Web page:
TestNG concluded more suitable for large-scale testing than JUnit 4
- Flexibility. TestNG doesn't require public init() methods or static test fixtures.
- Dependency Testing. In JUnit, for tests that fail, they have an inconvenient consequence: every subsequent dependent test also fails. TestNG models the notion of dependencies between tests so that tests dependent on the failed one will be skipped, allowing the rest to proceed. "TestNG's trick of skipping, rather than failing, can really take the pressure off in large test suites."
- Re-Running failed tests. TestNG notes which tests failed and allows you to re-run them instead of all of them - handy on large test suites.
- Parametric Testing. In JUnit, if you want to vary the parameter groups to a method under test, you are forced to write a test case for each unique group. You can use FIT to drive tests with tabular data, but TestNG provides a similar feature right out of the box. You can even feed in complex objects with some additional configuration.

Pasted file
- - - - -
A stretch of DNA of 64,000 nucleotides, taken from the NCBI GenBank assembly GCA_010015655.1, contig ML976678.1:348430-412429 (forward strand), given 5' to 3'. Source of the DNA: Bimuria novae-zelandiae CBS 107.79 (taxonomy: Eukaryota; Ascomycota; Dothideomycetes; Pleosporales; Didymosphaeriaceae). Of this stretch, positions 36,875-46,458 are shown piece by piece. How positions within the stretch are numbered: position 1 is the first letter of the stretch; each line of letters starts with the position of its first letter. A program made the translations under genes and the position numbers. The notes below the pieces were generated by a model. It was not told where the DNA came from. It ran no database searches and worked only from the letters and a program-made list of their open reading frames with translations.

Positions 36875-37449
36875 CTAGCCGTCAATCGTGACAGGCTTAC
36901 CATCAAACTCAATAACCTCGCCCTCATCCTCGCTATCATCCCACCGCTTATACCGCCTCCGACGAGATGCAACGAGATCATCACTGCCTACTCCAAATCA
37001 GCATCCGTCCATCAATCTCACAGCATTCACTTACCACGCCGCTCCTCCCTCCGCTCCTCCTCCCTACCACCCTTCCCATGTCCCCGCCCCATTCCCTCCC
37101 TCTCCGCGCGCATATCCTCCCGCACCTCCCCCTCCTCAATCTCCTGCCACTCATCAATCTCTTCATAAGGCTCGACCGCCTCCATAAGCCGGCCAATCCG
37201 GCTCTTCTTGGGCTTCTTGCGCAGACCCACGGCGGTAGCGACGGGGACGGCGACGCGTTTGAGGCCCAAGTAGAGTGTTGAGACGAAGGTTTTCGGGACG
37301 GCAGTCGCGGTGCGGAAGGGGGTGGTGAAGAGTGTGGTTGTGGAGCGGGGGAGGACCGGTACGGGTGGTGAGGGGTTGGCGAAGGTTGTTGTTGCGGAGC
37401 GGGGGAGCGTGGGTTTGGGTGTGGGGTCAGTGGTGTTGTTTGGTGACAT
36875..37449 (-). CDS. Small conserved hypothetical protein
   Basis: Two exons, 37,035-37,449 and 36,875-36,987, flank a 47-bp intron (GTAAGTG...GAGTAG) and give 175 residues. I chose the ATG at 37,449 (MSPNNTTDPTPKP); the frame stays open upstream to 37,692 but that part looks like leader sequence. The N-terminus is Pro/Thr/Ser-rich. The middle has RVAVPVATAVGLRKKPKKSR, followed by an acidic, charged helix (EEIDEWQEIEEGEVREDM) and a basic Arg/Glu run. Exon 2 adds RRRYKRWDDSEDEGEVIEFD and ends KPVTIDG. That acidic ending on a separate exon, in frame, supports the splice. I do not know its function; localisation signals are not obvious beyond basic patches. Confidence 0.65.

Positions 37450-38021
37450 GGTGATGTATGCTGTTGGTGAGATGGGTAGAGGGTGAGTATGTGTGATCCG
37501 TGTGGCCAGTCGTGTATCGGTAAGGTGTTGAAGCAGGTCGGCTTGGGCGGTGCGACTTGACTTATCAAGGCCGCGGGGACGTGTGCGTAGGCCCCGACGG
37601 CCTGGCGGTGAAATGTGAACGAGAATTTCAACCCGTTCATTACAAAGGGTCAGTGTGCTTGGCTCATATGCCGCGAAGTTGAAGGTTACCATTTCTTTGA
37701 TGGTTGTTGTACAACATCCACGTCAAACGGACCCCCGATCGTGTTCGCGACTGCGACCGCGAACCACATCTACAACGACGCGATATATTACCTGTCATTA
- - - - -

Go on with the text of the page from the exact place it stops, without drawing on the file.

As I said at the beginning of this column, JUnit 4 and TestNG are similar on the surface. But whereas JUnit is designed to hone in on a unit of code, TestNG is meant for high-level testing. Its flexibility is especially useful with large test suites, where one test's failure shouldn't mean having to rerun a suite of thousands. Each framework has its strengths, and there's nothing stopping you from using both in concert.Recently, build server vendor Zutubi blogged about how the the dependency test feature in TestNG is a good solution for managing tests with occasionally available external dependencies. Back in May, the GlassFish project quality team compared both frameworks and also chose TestNG as the main test suite for Sun's GlassFish testing. TestNG 5 was released on July 20th. InfoQ Chief Architect Alexandru Popescu is the co-founder of TestNG 5 along with Cedric Beust.
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